Thinking Anglicans

opinion on Holy Saturday

Daniel Burke in The Huffington Post asks What Did Jesus Do On Holy Saturday?

Paul Handley writes in The Guardian that Holy Saturday is a good time for Christians to reflect on worldy failure.

Benny Hazlehurst has this Soundtrack for Holy Week – Peter.

Tina Beattie writes in The Tablet about Towards the shining city: Rural and urban in the Easter story.

Sam Charles Norton writes about The stupid and ungodly culture of the Church of England.

Alan Wilson writes for The Guardian that The Church of England needs a reboot, not a rebrand.
And, starting with some references to Bishop Wilson’s article, Andrew Brown writes in The Guardian that The Church of England needs its own rebirth.

John Milbank writes for the Australian Broadcasting Corporation about After Rowan: The Coherence and Future of Anglicanism.

Giles Fraser writes for the Church Times about going Back to the heart of the C of E.

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Richard Ashby
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Richard Ashby

Giles’ new appointment gives the lie to those who cynically expected that he would accept some cosy liberal bishopric or deanery. We should wish him every blessing and success in his difficult new post in south London.

Father Ron Smith
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Huffington Post’s article on the subject of where Jesus got to on Holy Saturday provides us with at least one believable explanation: That the place of departed spirits was, in fact, Paradise – rather than the more fiery vision of Hell that inspires so much of the fundamentalist rhetoric against those who fail to meet the puritanical ethos of the ‘damned’. The Orthodox have a much more sympathetic understanding, for instance of the eternal fate of the ‘traitor’ Judas, Could it be that Paradise – with the implication of a garden setting – might be the place of further growth… Read more »

rjb
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rjb

A really sublime piece of writing from John Milbank, and a fascinating contrast with Alan Wilson’s (also very good) piece. Bishop Alan calls for the Church of England to focus on the local: to be “the ultimate locally delivered life-changing non-profit organisation.” John Milbank, by contrast, argues that we need also to be radically universal in our outlook: the Anglican Communion must be “radically biblical yet hyper-Catholic; sturdily incarnated in land, parish and work, yet sublimely aspiring in its verbal, musical and visual performances.” I think both of them are right. There is an irreducible dialectic between engaging with local… Read more »

Laurence Cunnington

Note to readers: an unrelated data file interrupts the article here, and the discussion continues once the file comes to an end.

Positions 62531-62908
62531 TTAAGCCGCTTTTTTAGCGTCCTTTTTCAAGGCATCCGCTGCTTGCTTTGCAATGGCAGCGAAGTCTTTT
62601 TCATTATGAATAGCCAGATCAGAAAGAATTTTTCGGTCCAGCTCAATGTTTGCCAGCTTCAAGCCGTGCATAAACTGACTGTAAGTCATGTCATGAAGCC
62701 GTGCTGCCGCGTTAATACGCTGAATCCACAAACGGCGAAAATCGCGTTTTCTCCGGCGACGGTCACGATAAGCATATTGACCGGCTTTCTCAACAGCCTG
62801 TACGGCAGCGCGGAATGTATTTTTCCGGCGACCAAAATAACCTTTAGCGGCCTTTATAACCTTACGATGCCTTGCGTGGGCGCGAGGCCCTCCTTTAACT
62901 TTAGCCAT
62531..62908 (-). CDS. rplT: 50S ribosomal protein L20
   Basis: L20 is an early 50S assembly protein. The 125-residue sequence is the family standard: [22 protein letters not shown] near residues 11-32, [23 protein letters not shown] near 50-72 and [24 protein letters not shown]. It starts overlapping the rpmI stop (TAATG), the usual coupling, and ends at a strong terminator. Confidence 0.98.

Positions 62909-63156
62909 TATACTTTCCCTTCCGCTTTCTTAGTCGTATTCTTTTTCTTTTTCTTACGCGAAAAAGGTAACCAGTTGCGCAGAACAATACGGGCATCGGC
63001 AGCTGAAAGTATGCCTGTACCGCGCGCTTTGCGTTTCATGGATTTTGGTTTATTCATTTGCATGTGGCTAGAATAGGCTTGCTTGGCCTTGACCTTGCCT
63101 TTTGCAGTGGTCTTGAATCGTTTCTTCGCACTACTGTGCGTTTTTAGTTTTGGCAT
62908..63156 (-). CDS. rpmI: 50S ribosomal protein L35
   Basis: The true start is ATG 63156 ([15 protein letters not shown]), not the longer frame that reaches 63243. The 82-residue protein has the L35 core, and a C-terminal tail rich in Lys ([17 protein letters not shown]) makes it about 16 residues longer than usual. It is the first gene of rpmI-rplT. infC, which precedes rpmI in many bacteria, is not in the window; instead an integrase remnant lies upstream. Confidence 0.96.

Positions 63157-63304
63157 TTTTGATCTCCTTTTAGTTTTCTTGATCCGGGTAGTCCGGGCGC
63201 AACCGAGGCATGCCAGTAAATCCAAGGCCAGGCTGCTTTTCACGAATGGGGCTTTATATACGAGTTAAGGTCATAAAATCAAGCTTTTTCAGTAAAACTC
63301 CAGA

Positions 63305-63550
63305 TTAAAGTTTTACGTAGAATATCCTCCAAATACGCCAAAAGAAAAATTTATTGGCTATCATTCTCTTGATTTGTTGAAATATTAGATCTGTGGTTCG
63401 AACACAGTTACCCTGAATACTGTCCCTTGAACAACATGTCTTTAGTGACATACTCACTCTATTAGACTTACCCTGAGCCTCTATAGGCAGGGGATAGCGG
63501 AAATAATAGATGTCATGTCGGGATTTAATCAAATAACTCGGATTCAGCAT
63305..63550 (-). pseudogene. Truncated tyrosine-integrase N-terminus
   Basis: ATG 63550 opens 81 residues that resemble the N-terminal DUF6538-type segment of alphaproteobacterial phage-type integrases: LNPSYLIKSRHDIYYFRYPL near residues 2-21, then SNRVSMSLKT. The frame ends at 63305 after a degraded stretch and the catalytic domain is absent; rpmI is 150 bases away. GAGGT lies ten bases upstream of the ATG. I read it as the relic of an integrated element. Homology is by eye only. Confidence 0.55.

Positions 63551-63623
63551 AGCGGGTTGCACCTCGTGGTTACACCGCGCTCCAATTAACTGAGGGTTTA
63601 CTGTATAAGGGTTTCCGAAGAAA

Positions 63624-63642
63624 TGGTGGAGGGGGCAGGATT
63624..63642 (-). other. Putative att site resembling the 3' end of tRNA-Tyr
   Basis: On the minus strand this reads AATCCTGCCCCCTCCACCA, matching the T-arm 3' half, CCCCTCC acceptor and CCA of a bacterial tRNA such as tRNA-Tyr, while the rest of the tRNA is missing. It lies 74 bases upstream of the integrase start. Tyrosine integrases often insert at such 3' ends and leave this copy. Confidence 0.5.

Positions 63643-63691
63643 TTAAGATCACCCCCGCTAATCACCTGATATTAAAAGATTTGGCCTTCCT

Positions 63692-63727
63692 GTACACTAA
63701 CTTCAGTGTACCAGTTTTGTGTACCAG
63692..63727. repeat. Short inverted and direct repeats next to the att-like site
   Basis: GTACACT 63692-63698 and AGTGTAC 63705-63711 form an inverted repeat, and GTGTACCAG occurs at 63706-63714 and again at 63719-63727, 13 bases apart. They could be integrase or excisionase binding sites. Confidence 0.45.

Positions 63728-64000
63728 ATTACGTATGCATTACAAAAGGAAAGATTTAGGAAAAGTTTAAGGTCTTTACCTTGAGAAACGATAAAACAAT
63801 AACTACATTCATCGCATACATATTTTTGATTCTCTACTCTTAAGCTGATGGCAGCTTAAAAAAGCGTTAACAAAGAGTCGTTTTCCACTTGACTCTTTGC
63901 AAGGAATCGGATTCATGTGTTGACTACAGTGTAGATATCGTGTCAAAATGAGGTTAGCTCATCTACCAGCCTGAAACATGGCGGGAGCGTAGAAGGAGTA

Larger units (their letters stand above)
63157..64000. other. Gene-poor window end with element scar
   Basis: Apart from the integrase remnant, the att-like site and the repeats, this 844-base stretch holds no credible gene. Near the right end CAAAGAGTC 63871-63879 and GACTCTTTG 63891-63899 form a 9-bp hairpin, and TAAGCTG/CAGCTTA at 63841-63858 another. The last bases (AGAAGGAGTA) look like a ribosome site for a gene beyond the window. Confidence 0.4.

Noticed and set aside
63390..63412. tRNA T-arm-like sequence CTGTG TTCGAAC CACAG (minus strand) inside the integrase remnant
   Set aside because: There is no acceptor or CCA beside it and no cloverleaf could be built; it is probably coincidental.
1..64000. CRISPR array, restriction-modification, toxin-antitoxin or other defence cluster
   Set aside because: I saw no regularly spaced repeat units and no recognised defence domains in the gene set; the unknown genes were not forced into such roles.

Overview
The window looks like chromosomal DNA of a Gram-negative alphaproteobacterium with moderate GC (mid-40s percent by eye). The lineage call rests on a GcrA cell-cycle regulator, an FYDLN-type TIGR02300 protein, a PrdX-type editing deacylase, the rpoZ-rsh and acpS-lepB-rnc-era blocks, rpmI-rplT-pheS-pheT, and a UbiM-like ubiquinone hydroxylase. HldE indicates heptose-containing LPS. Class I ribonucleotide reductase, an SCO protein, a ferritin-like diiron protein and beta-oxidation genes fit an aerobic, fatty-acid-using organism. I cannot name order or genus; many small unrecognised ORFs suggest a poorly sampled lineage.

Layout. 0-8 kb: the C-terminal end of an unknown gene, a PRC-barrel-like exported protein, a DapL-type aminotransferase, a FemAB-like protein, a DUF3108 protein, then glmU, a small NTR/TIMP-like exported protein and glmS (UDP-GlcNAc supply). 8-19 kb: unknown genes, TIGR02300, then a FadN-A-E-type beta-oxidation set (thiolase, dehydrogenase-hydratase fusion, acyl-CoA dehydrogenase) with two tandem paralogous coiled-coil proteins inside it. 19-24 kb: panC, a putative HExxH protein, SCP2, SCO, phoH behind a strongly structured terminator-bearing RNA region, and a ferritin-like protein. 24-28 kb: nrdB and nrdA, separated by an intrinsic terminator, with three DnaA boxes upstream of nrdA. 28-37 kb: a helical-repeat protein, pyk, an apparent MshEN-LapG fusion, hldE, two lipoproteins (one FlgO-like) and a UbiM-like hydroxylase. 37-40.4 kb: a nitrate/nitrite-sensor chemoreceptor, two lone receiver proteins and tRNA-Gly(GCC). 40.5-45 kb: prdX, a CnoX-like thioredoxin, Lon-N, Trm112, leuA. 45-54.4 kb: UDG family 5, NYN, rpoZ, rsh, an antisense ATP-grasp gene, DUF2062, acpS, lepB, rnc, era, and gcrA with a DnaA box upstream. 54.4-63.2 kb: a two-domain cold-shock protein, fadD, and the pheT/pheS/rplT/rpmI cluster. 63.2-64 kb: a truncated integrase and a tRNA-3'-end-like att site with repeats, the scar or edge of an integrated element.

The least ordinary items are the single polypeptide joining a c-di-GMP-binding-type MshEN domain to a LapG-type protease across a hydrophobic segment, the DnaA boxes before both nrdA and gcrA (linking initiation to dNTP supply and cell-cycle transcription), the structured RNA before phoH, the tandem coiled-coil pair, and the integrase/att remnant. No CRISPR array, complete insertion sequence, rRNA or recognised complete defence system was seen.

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Laurence Cunnington

“On the home front, the proposal of the coalition government to legalise gay marriage makes it imperative for the Church of England to take a stand against the intended measure, while distinguishing such a stance from any mode of prejudice against gay people.” John Milbank

So, discriminating against gay people whilst giving the appearance of not discriminating against gay people.

This sort of nonsense makes me sick.

Martin Reynolds
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Martin Reynolds

Much to reflect upon in several of the articles here. I am grateful for rjb’s post, I share nearly all these reactions. I wish Giles very well. It will be interesting to share his journey in the Guardian. I think my serious disappointment with Rowan came at the last. How much better if he had come home to work as a parish priest (a job he has never done) in the Welsh valley he came from, rather than desperately hawking his body around Cambridge begging for any Mastership going. All that perceived holiness and learning would have somehow made more… Read more »

rjb
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rjb

I cannot agree with you, Fr Ron. Unless Christ decended into Hell, I cannot see why we would have any need for such a Saviour. The harrowing of Hell represents Christ’s radical solidarity even with those who have excluded themselves from the love of God. It is the greatest extreme that God goes to to reconcile mankind to Himself, by making himself present even where – paradoxically – God is utterly absent. The Harrowing of Hell is not just an extra-biblical appendix tacked on to our theology. It is absolutely central to what we believe about God and what God… Read more »

Gene O'Grady
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Gene O'Grady

I’m afraid that I find Professor Milbank’s assertion that the Anglican church needs something like the Catholic Cardinalate incomprehensible. Maybe something like the Vatican II bishops’ synods, but they never got off the ground.

From experience, I know that for lay American Catholics “He’s aiming to become a cardinal” is the worst thing that can be said about a bishop.

JeremyP
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JeremyP